Cubs win: so simple, so pure. The Cubs apple – located on 40th Street – features bricks and ivy, elements of the team’s iconic stadium, Wrigley Field. Harry’s spirit still lingers, and he’s still singing “Take Me Out to the Ballgame.”
Reaching the goal
Time for pinstripes.
The Yankees’ “bat in the hat” logo greets you along 42nd Street. The red, white and blue lights compete for attention beside movie theaters and ice cream shops.
Yankees Clubhouse. I walked inside, studying the displays, looking for hidden floor space.
Hmm … I double-checked my map. I was on the wrong side of the street. The apple is at Modell’s instead.
I waited for a lull in traffic and jogged across the street, too tired to walk all the way to the end of the block. Luckily the police officers were preoccupied, so I didn’t have to worry about a jaywalking ticket. I ducked inside the store and snapped some photos, tallying my total …
15 – I met my goal! I basked in the air-conditioned goodness.
Since I still had to return to Grand Central for my subway ride home, I decided to stop at two nearby apples along the way.
For baseball! And civic pride.
The White Sox came first. Toys ‘R’ Us, Times Square and 44th Street.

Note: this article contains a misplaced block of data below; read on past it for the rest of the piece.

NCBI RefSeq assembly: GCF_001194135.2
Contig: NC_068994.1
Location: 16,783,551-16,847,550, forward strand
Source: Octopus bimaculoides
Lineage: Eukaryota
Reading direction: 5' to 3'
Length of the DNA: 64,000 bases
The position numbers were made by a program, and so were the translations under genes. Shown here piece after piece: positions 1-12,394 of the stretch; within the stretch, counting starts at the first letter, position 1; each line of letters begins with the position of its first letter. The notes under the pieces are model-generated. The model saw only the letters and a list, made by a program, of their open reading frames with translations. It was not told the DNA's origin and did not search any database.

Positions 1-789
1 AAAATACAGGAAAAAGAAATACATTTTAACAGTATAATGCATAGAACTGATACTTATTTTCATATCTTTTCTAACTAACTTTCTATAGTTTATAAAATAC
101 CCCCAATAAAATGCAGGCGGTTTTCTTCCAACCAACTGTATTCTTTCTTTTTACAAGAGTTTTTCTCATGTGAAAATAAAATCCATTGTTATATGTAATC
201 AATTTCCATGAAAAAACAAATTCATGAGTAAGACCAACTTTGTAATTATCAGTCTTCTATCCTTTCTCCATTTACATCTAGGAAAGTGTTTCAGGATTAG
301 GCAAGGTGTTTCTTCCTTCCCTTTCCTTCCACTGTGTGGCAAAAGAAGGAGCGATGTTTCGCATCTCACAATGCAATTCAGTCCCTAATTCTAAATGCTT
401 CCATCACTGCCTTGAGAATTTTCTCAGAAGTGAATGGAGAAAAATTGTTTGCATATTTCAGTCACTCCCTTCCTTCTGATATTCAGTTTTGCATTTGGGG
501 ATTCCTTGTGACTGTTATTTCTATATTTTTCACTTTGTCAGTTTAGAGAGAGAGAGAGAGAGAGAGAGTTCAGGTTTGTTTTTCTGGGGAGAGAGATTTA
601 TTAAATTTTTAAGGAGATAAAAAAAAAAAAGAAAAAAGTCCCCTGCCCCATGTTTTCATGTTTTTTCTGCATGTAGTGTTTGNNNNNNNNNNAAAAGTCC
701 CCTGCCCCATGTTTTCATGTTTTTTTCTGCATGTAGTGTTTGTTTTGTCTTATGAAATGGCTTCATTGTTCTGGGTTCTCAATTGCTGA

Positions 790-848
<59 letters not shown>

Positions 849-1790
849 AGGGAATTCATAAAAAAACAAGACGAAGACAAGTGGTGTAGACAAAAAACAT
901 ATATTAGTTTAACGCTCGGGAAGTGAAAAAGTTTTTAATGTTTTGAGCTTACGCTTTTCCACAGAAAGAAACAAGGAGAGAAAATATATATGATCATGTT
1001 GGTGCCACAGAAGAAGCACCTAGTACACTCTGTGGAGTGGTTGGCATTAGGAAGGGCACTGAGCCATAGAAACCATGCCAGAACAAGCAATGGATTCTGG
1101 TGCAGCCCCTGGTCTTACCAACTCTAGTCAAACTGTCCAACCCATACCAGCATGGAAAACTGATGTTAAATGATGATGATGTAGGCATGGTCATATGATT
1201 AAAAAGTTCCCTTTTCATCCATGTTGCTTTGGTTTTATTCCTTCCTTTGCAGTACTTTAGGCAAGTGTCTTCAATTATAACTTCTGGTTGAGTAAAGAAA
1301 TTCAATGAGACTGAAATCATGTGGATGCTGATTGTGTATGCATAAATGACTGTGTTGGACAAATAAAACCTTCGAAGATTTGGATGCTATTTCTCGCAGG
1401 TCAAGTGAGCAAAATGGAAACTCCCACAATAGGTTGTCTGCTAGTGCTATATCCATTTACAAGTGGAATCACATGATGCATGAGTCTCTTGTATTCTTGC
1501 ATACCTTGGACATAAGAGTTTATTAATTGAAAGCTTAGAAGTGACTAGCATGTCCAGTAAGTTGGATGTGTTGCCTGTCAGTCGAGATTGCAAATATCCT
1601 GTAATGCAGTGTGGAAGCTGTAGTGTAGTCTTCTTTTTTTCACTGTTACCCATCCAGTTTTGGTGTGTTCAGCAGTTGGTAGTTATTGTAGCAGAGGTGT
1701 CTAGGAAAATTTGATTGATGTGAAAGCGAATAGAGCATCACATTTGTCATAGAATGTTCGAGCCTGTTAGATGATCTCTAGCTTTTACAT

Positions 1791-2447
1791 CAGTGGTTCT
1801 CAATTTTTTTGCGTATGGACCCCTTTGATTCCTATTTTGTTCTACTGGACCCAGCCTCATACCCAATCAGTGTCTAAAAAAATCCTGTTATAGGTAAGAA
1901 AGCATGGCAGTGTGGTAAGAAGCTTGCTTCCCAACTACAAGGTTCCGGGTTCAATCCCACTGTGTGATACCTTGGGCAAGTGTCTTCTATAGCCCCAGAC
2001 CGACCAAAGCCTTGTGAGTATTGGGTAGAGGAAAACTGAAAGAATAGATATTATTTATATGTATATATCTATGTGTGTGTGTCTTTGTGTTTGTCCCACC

Times Square is a tourist trap, a cornucopia of fast-food franchises and shopping selections. An Auntie Anne’s stand is located there. The pretzel company represents the best thing to come out of Lancaster County, Pa. since Tayler Kinney’s abs or his eyes, or Jim Furyk’s short game, or … me.
Visitors stop along the sidewalk to snap photos. Opportunists don costumes of cartoon characters, fishing for dollars. Pedicabs and horse-drawn carriages provide roadway clutter. Car horns are soothing, normal.
And among the fast-food and costumed panhandlers sits the White Sox apple, decorated in black on one panel and pinstriped white on the other, South Side Chicago represented for New York’s “stop and stare” crowd.
The Miami Marlins have required grace this season, winning at a .368 clip and flirting with Houston for the majors’ worst record.
Fittingly, the Marlins apple rests outside the Grace Building.
The building is known for its sloped, curving facade. For the time being, the plaza outside also features an orange, 350-pound apple decorated in Miami Marlins logos, a team that’s somehow won two World Series titles.
Since this was the end of my journey, I decided to change things up a bit. I wiped my brow and studied the lighting. I positioned myself. I held out my arm as far as I could and clicked the button, capturing photos of myself with the Marlins apple.
Click. Nah …
Click. Nah …
I considered searching for additional apples. The Rangers statue would have been nice, but it’s located in Zuccotti Park, the location for those “Occupy Wall Street” protests – 3.7 miles away.
Umm …. no. I’d seen enough of the Big(ger) Apple for one day.
Dan Good is a New York-based journalist. Follow him on Twitter here.